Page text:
Klingt etwas nach einer Dating App für Reich und schön oder zumindest „besser situiert“. Insofern wäre die Frage, ob da die Frauen nicht gerade entsprechend selektiert sind, eben solche, die einen ambitionierten, besser gestellten Mann haben wollen. Das würde die Umfrageergebnisse insofern nicht repräsentativ machen. Dennoch würde immerhin ein deutlicher Geschlechterunterschied übrig bleiben.

 

Wolf of Wall Street: Intrasexuelle Konkurrenz und intersexuelle Selektion als Anreiz

(im Prinzip motiviert er seine Mitarbeiter damit, dass sie Status über Geld aufbauen können und dann alle Frauen mit ihnen schlafen wollen, wenn man es unter dem Gesichtspunkt intrasexueller Konkurrenz unter Männer und intersexueller Selektion sieht, macht er ihnen deutlich, dass sie sich dann ein höherwertiges Signalling mit Statusobjekten leisten können und sie im Wettkampf aufgrund des Geldes weit oben stehen werden)

Männliche Attraktivität und Einkommen

Etwas zu Einkommen und Attraktivität:

About 64% of men and 51% of women report their income. Figure 5.6 shows how these self-reported income measures are related to the members‘ dating outcomes. Income strongly a®ects the success of men, as measured by the number of ¯rst contact e-mails received. While there is no apparent e®ect below an annual income of $50,000, outcomes improve monotonically for income levels above $50,000. Relative to incomes below $50,000, 18The BMI is de¯ned as BMI = 703 £ w=h2; where w is weight in pounds and h is height in inches. 21 the increase in the expected number of ¯rst contacts is at least 32%, and as large as 156% for incomes in excess of $250,000. In contrast to the strong income e®ect for men, the online success of women is at most marginally related to their income. Women in the $35,000- $100,000 income range fare slightly better than women with lower incomes. Higher incomes, however, do not appear to improve outcomes, and are not associated with a statistically di®erent e®ect relative to the $15,000-$25,000 income range.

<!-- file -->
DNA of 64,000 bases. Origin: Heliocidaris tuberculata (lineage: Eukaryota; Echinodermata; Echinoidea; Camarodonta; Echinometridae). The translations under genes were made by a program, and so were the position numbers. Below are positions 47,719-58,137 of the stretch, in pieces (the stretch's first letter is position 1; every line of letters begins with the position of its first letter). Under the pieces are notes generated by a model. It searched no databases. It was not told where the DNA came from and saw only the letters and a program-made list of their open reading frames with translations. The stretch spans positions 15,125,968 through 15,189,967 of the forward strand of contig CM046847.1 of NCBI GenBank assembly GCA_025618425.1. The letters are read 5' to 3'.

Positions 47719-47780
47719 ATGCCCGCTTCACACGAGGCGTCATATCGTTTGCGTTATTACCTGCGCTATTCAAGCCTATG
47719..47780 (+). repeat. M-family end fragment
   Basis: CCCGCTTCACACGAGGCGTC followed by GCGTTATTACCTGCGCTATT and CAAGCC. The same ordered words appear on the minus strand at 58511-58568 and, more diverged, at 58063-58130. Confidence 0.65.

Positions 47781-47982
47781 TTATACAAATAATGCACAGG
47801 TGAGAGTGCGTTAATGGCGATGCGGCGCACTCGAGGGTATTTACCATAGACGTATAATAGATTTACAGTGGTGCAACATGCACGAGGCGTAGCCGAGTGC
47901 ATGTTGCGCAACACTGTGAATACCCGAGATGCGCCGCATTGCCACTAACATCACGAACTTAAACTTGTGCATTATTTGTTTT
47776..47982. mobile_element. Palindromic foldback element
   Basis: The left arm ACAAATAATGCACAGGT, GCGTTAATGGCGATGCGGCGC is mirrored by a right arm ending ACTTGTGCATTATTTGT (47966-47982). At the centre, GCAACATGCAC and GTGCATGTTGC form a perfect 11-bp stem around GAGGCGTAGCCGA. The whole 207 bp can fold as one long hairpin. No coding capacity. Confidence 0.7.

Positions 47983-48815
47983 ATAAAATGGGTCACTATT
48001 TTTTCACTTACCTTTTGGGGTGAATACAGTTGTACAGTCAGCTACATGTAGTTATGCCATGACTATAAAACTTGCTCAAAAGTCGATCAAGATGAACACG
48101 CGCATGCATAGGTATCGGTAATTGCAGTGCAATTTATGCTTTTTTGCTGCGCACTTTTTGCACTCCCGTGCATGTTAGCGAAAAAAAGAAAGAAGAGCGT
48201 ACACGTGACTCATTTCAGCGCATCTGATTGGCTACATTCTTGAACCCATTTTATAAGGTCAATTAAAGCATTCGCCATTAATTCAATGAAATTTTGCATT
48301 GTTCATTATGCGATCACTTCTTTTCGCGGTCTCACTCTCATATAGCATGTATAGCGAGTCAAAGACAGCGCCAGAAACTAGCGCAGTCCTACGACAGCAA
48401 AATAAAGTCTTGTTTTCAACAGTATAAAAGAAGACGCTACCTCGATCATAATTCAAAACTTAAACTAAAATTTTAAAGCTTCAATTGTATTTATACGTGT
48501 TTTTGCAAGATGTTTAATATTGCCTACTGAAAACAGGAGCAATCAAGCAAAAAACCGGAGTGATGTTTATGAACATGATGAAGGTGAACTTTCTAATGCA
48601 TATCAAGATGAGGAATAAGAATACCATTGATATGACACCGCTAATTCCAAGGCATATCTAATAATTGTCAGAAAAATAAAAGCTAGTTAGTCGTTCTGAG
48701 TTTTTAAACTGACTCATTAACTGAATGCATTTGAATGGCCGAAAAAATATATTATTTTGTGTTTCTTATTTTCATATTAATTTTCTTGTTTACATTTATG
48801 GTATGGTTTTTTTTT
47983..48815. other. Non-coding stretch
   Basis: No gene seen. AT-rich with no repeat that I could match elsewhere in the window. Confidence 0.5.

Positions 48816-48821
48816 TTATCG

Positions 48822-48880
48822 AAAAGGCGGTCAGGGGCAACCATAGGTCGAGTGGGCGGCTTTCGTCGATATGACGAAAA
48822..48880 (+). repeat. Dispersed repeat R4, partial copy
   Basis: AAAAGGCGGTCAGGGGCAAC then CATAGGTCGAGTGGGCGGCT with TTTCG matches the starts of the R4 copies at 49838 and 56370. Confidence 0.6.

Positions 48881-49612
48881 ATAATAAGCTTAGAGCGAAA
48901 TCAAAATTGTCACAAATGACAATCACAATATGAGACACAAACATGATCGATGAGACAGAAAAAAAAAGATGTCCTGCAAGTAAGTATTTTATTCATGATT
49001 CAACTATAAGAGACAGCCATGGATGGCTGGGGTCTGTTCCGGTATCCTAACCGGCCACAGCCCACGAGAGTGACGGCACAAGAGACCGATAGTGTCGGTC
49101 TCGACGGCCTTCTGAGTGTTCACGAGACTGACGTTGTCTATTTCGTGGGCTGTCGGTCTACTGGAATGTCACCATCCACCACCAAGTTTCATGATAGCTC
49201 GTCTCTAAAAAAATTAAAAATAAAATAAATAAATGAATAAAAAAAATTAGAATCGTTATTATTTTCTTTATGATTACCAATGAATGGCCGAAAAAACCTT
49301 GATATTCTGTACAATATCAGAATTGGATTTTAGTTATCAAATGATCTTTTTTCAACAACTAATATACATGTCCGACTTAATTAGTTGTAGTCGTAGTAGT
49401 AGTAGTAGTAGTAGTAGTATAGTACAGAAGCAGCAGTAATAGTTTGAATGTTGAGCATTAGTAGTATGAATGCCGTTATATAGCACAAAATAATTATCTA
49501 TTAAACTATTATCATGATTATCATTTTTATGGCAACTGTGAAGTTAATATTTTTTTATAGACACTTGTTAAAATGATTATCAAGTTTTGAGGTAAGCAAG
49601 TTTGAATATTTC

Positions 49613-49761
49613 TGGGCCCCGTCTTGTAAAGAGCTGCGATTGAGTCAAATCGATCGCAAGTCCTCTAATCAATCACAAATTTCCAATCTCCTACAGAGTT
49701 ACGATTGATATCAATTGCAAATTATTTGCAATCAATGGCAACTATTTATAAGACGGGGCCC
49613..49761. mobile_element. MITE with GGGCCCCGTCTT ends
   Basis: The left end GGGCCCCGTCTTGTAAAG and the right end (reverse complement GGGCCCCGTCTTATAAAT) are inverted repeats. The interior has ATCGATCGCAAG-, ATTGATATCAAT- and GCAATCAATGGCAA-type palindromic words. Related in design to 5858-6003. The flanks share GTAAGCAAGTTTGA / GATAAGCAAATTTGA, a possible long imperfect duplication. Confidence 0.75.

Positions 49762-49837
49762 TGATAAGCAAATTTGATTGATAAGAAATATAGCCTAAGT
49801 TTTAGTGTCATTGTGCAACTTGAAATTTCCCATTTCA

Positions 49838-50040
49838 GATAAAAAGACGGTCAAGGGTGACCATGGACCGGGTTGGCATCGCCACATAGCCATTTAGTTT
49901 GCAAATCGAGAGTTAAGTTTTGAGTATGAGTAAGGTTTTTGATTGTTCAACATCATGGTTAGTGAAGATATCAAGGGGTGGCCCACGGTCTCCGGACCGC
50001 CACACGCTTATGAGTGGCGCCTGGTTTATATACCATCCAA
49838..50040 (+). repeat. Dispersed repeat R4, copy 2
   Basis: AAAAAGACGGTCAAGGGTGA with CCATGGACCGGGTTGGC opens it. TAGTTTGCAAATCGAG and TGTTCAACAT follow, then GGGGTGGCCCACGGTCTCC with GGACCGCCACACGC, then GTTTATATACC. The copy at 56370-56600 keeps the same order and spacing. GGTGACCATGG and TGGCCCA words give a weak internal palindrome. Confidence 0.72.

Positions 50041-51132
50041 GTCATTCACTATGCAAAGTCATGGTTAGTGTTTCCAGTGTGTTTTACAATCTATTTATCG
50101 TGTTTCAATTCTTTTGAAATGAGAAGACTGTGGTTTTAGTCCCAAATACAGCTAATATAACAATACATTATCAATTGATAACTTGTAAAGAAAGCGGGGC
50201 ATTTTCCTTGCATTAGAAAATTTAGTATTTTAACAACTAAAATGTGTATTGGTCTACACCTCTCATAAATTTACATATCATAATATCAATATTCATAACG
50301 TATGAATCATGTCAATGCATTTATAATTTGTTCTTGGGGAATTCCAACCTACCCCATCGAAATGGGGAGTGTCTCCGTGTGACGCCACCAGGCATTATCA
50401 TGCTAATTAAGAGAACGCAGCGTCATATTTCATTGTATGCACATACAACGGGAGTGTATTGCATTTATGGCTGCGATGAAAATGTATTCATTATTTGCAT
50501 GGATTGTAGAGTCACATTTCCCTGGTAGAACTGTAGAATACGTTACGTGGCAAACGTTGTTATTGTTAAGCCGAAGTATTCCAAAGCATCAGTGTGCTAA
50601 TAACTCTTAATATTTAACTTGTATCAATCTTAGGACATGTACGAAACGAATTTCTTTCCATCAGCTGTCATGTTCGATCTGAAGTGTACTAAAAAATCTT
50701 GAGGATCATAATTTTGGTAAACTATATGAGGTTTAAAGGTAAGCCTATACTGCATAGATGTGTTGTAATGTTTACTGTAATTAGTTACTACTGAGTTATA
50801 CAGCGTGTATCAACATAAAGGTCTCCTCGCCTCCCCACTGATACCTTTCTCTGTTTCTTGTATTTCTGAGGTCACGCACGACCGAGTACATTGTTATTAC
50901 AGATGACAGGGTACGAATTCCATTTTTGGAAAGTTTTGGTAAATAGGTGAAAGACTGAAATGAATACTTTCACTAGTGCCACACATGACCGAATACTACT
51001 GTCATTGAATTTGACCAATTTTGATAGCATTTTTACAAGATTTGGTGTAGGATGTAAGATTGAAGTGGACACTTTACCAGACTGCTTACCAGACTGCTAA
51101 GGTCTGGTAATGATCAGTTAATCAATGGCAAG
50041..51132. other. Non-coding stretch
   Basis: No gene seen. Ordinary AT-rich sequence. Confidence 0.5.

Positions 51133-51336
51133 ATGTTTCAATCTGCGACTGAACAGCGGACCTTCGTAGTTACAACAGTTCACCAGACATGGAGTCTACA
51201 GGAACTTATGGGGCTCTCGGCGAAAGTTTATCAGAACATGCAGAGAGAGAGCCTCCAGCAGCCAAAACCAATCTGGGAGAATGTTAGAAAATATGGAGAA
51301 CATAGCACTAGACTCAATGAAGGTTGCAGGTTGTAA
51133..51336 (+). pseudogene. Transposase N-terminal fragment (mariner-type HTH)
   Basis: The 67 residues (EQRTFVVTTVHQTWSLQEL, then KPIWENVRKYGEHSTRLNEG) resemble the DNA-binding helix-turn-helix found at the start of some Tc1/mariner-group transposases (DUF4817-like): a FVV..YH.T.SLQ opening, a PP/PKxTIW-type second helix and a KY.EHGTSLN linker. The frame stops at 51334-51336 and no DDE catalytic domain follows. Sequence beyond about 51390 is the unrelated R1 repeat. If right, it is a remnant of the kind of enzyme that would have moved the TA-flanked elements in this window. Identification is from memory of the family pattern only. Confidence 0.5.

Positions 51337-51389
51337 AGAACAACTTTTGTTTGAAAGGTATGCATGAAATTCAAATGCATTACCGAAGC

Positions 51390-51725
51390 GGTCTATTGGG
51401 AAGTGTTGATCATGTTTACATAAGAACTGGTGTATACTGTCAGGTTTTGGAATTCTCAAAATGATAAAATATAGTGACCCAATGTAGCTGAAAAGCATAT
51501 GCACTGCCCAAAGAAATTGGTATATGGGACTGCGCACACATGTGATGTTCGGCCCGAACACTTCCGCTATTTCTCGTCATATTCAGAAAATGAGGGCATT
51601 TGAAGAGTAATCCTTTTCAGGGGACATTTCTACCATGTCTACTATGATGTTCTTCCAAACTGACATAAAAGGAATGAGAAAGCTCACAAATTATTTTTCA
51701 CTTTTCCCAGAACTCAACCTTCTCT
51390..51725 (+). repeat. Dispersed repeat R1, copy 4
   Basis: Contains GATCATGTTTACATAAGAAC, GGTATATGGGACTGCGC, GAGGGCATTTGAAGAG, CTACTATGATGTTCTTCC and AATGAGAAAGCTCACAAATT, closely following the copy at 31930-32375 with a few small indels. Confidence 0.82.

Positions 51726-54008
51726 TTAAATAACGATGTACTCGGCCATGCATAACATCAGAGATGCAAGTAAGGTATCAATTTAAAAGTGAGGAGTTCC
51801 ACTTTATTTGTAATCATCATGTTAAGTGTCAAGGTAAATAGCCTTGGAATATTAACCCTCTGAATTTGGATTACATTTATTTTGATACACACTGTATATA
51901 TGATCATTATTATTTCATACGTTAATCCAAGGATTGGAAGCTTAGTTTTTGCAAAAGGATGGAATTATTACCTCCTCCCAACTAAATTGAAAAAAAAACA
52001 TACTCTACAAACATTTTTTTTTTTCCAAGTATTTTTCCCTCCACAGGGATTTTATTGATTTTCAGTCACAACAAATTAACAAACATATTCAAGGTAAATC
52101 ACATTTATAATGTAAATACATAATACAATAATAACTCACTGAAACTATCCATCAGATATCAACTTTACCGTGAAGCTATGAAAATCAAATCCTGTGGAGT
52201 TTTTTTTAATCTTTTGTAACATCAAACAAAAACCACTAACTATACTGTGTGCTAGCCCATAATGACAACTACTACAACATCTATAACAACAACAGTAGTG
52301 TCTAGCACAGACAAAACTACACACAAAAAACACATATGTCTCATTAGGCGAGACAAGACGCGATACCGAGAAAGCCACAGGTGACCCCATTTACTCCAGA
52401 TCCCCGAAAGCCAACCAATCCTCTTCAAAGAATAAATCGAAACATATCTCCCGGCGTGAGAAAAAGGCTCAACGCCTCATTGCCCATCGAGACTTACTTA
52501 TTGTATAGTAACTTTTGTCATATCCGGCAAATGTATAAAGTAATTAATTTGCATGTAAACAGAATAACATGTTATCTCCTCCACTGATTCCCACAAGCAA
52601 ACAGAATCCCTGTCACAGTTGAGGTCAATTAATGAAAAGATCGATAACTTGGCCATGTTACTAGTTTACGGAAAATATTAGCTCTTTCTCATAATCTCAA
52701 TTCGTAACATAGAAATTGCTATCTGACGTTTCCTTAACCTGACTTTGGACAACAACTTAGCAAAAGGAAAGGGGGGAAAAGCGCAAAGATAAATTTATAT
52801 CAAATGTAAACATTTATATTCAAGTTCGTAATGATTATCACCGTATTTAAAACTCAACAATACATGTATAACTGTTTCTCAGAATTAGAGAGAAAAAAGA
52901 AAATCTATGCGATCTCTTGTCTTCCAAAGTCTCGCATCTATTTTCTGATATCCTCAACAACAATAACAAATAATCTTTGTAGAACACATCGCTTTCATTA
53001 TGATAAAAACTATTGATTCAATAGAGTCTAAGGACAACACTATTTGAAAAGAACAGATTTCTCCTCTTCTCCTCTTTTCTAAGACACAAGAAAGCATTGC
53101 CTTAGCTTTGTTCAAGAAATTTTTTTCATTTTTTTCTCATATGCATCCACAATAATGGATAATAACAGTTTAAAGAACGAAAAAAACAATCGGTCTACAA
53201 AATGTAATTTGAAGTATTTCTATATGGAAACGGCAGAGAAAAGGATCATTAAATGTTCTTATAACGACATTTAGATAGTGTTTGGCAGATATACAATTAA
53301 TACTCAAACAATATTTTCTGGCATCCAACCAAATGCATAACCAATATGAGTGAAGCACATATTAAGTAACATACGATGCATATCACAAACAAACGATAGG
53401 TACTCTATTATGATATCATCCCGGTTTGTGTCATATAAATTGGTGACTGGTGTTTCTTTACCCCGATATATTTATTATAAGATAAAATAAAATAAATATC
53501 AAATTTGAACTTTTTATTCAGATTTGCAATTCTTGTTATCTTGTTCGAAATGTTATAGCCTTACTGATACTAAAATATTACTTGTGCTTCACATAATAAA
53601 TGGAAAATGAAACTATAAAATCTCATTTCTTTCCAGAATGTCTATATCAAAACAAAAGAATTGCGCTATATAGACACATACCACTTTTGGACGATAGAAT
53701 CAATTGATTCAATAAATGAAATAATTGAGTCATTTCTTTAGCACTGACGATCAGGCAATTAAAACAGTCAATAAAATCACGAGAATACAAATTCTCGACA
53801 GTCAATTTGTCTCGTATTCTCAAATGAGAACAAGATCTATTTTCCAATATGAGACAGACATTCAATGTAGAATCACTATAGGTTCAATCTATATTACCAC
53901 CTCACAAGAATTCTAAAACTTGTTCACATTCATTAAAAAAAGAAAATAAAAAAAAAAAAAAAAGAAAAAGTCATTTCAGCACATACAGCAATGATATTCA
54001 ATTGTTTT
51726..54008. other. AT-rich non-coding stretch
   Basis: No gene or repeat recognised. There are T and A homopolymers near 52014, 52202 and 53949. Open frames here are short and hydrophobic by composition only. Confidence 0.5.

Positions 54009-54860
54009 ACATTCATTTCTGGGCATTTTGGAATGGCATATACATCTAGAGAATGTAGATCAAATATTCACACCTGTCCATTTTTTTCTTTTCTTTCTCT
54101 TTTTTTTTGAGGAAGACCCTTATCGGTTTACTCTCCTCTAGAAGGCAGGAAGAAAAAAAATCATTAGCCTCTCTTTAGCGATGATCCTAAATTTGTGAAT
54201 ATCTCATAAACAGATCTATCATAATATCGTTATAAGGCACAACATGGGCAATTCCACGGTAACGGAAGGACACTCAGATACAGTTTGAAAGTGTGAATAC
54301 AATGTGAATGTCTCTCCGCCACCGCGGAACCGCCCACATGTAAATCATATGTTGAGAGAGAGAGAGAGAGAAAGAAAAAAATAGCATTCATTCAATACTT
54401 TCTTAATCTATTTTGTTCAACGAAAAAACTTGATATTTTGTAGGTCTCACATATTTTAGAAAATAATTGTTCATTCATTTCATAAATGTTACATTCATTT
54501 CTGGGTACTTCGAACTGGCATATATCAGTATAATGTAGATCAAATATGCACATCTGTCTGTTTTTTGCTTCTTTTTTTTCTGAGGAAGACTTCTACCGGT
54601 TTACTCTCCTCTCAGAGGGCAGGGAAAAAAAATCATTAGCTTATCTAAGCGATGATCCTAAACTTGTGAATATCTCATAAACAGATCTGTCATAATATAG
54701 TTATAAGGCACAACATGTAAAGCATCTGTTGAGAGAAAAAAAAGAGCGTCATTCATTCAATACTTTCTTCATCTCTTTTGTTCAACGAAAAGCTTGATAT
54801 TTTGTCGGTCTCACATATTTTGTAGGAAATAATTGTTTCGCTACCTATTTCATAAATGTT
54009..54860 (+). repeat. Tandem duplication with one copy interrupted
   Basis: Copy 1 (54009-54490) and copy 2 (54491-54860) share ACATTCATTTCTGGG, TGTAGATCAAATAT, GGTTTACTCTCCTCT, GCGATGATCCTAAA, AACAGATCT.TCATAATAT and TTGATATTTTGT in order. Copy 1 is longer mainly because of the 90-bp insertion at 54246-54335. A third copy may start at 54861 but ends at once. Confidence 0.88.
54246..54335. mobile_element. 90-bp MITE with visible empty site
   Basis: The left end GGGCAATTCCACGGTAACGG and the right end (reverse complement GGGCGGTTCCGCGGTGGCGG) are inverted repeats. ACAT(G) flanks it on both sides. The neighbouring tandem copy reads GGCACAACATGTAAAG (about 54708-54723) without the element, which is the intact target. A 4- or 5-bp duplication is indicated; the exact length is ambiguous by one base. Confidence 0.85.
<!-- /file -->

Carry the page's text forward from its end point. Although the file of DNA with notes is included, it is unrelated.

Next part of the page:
Quelle:  What Makes You Click: An Empirical Analysis of Online Dating

 

Und aus eine Stellungnahme einer Forscherin:

Researchers have done this* and find that for men there is no amount of income that the woman in the bottom ten percent in terms of appearance can earn to make men prefer her over women in the top 10 percent. That is, looks really matter to men relative to income. For women though, if the man in the bottom ten percent in terms of looks earns more than $248,500, they will prefer him over the more attractive guy earning $60,000. My students often interpret this result as saying that women really care about money, but that is not what it says at all—$186,000 is a huge difference in income. If women didn’t care about looks and only cared about money, the figure would be much, much lower. This says that despite the impression that on the marriage market women really care about income, the evidence suggest that they also care about looks. They just care about income too.

Quelle: Do Women Really Value Income Over Looks in a Mate?

Und schließlich noch:

Three out of four women said they would not wed someone without a job, and 65 percent would feel uncomfortable tying the knot if they themselves were jobless.

But more than 91 percent of single women said they would marry for love over money.

„It is ironic that women place more weight on love than money, yet won’t marry if they or their potential suitor is unemployed,“ said Meghan Casserly, of ForbesWoman which conducted the survey with the website YourTango.com.

Quelle: Women will wed for love, if partner has job

 

Bei dem letzten Zitat handelt es sich natürlich nur um eine Internetbefragung, aber ich denke es gibt die Meinungen vieler Frauen recht gut wieder. Das Problem ist eben, dass eine Frau natürlich aus Liebe heiraten würde, auch wenn derjenige kein Geld hat, dass aber gar kein Geld haben (was meist die Folge ist, wenn man keinen Job hat) dazu führt, dass sich Frauen nicht in einen Verlieben, weil es eben einen niedrigen Status signalisieren KANN. Aber eben nicht muss. Eine Frau kann sich sicherlich zu einem arbeitslosen Mann hingezogen fühlen und in ihn verlieben, wenn er anderweitig Status darstellen kann oder sie denkt, dass seine Arbeitslosigkeit nur ein vorübergehender Zustand sein muss (bis er zB mit seiner Band groß rauskommt).

Die Diskrepanz ist also nur eine solche, wenn man nicht versteht, dass Geld nur ein Symbol für andere Attraktivitätsmerkmale ist. Deswegen zieht auch extremer Reichtum bei Frauen mehr als bei Männern, weil es eben Status signalisieren kann.